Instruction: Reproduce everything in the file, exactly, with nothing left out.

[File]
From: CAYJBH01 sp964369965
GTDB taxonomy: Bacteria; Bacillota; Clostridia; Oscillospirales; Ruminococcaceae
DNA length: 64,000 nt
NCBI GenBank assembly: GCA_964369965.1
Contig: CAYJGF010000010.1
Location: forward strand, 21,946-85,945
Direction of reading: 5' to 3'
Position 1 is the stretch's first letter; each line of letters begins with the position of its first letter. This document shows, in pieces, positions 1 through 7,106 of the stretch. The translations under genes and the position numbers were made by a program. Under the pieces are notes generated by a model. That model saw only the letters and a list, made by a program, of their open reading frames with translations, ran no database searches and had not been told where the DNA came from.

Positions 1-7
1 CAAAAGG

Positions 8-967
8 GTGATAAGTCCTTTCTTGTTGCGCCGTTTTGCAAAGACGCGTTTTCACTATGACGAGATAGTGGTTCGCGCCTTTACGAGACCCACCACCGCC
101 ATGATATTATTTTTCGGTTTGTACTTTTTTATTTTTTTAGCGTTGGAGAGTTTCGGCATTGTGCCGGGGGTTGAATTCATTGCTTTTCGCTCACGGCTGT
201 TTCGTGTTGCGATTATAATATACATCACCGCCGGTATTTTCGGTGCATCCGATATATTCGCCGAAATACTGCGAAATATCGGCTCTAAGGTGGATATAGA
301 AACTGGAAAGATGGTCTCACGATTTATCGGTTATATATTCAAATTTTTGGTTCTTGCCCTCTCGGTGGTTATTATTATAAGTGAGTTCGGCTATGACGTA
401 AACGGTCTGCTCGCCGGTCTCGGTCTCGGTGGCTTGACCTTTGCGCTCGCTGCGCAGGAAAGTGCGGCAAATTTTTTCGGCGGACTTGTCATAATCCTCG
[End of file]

From: CAYJBH01 sp964369965
GTDB taxonomy: Bacteria; Bacillota; Clostridia; Oscillospirales; Ruminococcaceae
DNA length: 64,000 nt
NCBI GenBank assembly: GCA_964369965.1
Contig: CAYJGF010000010.1
Location: forward strand, 21,946-85,945
Direction of reading: 5' to 3'
Position 1 is the stretch's first letter; each line of letters begins with the position of its first letter. This document shows, in pieces, positions 1 through 7,106 of the stretch. The translations under genes and the position numbers were made by a program. Under the pieces are notes generated by a model. That model saw only the letters and a list, made by a program, of their open reading frames with translations, ran no database searches and had not been told where the DNA came from.

Positions 1-7
1 CAAAAGG

Positions 8-967
8 GTGATAAGTCCTTTCTTGTTGCGCCGTTTTGCAAAGACGCGTTTTCACTATGACGAGATAGTGGTTCGCGCCTTTACGAGACCCACCACCGCC
101 ATGATATTATTTTTCGGTTTGTACTTTTTTATTTTTTTAGCGTTGGAGAGTTTCGGCATTGTGCCGGGGGTTGAATTCATTGCTTTTCGCTCACGGCTGT
201 TTCGTGTTGCGATTATAATATACATCACCGCCGGTATTTTCGGTGCATCCGATATATTCGCCGAAATACTGCGAAATATCGGCTCTAAGGTGGATATAGA
301 AACTGGAAAGATGGTCTCACGATTTATCGGTTATATATTCAAATTTTTGGTTCTTGCCCTCTCGGTGGTTATTATTATAAGTGAGTTCGGCTATGACGTA
401 AACGGTCTGCTCGCCGGTCTCGGTCTCGGTGGCTTGACCTTTGCGCTCGCTGCGCAGGAAAGTGCGGCAAATTTTTTCGGCGGACTTGTCATAATCCTCG